The movie had plenty of action, plenty of thrills and frankly I liked the plot line as well, which sometimes these movies don't have a plot.
I went on to watch all of the movies in the series and was not disappointed at all.
Top reviews from other countries
I bought this version because the 4K ultra HD version does not seem to be readily available here in the United Kingdom.
It seems the disc is NOT region coded, as this plays perfectly well.
I use a Sony 4K player (UBP-X800) with region B coding.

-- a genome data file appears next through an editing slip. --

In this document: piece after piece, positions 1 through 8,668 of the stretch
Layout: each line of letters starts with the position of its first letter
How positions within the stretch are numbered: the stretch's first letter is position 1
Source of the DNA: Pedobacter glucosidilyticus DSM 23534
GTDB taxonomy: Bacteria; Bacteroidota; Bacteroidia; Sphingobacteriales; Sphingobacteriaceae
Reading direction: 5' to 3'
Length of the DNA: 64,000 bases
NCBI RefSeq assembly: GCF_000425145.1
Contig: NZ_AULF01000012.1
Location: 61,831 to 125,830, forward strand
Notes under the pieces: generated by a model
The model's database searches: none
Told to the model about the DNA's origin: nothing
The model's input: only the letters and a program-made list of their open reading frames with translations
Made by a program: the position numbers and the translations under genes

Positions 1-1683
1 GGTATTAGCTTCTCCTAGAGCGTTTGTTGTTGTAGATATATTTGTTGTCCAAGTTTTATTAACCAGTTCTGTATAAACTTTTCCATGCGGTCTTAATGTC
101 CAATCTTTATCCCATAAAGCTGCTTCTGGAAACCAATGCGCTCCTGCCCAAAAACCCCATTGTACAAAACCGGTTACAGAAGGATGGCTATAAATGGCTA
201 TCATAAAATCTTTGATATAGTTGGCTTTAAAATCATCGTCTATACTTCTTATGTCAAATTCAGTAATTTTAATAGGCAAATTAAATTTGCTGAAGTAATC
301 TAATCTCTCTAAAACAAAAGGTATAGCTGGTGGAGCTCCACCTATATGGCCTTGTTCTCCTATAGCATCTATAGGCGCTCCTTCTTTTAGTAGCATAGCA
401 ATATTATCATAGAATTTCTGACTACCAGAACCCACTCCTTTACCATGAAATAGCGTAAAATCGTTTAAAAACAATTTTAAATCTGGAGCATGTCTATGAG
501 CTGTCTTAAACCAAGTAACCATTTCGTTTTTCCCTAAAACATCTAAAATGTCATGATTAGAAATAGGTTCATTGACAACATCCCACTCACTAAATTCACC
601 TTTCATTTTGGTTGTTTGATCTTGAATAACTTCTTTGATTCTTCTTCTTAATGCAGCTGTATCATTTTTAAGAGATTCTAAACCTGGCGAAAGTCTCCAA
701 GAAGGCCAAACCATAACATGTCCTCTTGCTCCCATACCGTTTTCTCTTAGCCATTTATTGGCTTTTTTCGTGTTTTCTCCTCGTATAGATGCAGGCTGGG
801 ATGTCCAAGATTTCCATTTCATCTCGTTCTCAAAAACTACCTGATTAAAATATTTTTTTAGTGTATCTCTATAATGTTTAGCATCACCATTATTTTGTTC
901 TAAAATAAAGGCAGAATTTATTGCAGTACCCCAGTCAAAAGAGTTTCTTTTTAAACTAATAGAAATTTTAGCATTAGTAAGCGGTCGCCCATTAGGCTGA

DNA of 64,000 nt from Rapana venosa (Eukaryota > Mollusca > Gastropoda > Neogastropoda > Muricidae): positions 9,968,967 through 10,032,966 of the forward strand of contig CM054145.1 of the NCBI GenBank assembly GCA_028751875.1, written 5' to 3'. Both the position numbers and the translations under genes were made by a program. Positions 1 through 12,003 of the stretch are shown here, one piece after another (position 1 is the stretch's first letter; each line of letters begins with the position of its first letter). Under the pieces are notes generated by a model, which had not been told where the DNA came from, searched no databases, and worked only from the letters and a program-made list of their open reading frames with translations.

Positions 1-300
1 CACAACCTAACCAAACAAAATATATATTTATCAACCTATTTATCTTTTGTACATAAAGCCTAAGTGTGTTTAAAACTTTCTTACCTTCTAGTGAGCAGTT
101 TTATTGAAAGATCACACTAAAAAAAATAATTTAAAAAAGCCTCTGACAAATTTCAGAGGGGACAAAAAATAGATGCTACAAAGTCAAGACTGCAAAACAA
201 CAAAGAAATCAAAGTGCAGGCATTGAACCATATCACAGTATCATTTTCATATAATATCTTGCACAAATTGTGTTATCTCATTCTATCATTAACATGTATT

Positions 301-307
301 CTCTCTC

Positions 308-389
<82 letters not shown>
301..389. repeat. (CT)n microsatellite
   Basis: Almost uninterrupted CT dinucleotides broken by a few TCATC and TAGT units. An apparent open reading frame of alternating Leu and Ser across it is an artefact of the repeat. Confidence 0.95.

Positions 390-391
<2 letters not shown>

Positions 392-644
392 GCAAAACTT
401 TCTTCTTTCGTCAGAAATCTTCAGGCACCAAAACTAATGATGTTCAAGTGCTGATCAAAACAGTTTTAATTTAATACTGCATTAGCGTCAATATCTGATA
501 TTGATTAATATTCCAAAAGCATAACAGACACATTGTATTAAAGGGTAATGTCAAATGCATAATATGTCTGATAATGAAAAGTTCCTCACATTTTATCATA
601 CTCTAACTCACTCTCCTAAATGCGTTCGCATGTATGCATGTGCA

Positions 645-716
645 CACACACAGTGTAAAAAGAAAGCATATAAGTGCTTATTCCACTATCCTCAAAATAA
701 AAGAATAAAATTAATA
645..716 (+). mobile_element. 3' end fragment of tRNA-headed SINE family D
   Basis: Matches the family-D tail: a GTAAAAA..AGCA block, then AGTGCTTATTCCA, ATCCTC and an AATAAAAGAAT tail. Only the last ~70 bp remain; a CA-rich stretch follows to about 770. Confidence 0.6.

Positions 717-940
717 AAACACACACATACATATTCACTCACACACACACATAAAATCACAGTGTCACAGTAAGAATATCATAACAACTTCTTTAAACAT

The important thing for me is being able to enjoy the film in Ultra HD (2160p, HDR) with the full DTS:X soundtrack.
I did have my doubts this disc would play, but it works perfectly.
I still haven’t been able to figure out why Universal has not given us a proper UK release. Why release Fast and Furious 1,2,3,6,7, and 8 - but not 4 or 5?
So the next thing to do is order number 4 (Fast and Furious), and hope this imported disc will also play in the UK. Knowing that this one plays perfectly, I am now hopeful this will work just as well, and I can complete the 4K collection.
And then just wait for “Hobbs and Shaw” and “Furious 9” to release at the cinema.
I have a Blu-ray Multi-Region machine, so it should work, all I get is a notice saying it will not play.
God Bless to Paul Walker and his family, friends and colleagues.